Prag was, as usual, the first to speak and his carefully considered words served well to express the sentiment of the group as a whole. “Shit,” he said.

There were a few moments more as the others pondered Prag’s comments before anyone else spoke.

“That’s… those are what attacked my palace, aren’t they?” Cariolta stammered weakly. “What is it doing here?”

“The Sorcerer King’s reach is far indeed if he can reach us here,” Kish murmured, failing to comfort her distraught companion.

Warlis snickered inappropriately. “You’ve been running from King Ashunar ’cause o’ these things? That’s the wrong direction, loves. This here is one of the new royal guard of Caneria. Right bastards they are too. Quick as lightning, won’t take a bribe, and the only reliable way to kill one is to drop a boulder on it.”

“What? What are you talking about? These are Canerian?” Cariolta was not processing new ideas well. Her mind was full of the slashed and scorched bodies of her family and friends smouldering in front of her ruined home.

“But why would they attack us? King Bertren and Prince Vestin are like family. It doesn’t make any sense. Why would they want to start a war? They’ve been at peace for centuries.” Cariolta was lost and confused.

Prag put a hand on her shoulder. “I told you before; Caneria’s changed. King’s gone senile and the Prince isn’t the boy you seem to remember.”

“It’s true,” interjected Esmei. Looking up from their private conversation, they saw that the caravan was already loaded and in the process of turning around. “And if they’re after you, then we can’t be keeping you with us, contract or no. Being hunted by those things is death to anyone you talk to. We’ll be heading back north and hope that we’ve not been connected to you yet. Sorry, lass, but this is where we take our leave of you. May the Good Lord protect you.”

“I don’t know which god you pray to, Esmei, but we could do well with their blessing. All of mine seem to have forsaken us.” With the last of her meagre strength sapped from despair, Cariolta slumped to the ground.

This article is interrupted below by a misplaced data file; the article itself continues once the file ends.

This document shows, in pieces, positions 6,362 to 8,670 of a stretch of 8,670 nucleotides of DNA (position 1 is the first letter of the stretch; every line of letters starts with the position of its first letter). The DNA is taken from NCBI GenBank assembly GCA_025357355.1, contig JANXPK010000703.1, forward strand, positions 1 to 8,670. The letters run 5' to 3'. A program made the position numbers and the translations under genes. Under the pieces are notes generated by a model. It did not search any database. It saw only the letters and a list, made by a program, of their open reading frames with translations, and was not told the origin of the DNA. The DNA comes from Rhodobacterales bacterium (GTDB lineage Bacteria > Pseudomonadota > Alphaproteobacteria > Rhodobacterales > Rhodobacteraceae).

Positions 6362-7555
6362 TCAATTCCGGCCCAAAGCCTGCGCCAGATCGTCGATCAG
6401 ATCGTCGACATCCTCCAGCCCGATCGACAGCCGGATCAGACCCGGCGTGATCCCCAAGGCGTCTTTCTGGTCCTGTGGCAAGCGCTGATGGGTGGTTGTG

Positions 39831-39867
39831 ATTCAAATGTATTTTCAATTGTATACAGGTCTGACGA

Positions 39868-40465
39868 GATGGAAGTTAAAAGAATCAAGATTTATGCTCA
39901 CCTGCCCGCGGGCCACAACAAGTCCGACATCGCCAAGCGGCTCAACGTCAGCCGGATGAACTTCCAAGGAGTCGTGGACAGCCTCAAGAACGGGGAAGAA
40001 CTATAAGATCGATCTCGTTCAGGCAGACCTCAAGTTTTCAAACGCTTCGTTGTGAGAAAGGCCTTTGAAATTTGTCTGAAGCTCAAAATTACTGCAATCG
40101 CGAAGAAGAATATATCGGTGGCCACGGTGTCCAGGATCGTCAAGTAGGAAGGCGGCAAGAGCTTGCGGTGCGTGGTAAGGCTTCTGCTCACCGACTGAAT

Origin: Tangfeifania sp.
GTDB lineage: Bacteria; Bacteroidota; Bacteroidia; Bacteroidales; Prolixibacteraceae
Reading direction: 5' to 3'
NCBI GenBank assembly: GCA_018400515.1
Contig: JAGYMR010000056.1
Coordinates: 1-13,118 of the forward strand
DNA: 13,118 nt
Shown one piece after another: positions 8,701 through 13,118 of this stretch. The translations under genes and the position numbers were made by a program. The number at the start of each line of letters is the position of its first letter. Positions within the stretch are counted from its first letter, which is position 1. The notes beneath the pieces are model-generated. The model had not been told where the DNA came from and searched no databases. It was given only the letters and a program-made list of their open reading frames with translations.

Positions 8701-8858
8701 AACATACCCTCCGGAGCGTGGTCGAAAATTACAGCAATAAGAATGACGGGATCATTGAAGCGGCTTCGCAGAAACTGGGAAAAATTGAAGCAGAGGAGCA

Esmei laughed out loud in a way that seemed entirely inappropriate to Cariolta. She felt sorry for the poor, misguided girl, but she couldn’t restrain herself. “Gods girl? They don’t meddle with our mortal affairs. I meant The Good Lord of Antiq, Pragmethion III. Not quite a god lass, though I’ll admit I’ve heard a girl or two say otherwise over a late breakfast.” Still shaking with the giggles, she stretched out her arm and gave a deep and imperious bow to their ragged travelling companion.

“Prag?” said Kish flatly. “You? You are the Vagabond Lord? You are the living law of the lawless, the vengeance of the damned?” She looked him up and down, judging him in this new light. “I thought you’d be taller.”

“Standing up straight is tiring,” he replied. Prag seemed less impressed with his supposed titles than Kish. Cariolta, on the other hand, had begun to weep. The past few minutes had shattered everything she had believed and understood to be true in this world. Now she was left with being a fugitive in any land with no hope of safety anywhere. She whimpered pathetically, mascara streaming down her porcelain cheeks.

Seeing that Cariolta was going to be of little help, Kish quickly took control. “We seem out of allies. Where can we hide? Prag? Kazé?”

Prag shook his head slowly. “I’m done here. I’m going home. No profit left in you. Like you said, you’re out of allies. I won’t tell anyone about you, I can give you that as a freebie. But this is where we part ways.” Prag’s tone was entirely businesslike. He made it clear that whatever bonds might have been formed were only out of convenience. The venture was going under and Prag was cutting his losses. He grabbed his bags quickly and left without another word, taking the road southward into the deepening twilight.

Kish held quiet council with Kazé, leaving the shattered Cariolta to sit in shock. “We can’t stay on this road, we’re too visible,” whispered Kish.

“Try our chances in the jungle, then? We’ll be harder to spot, but much slower. Also, that machine was already in the jungle. There could be more,” Kazé thought out loud in a barely audible snarl.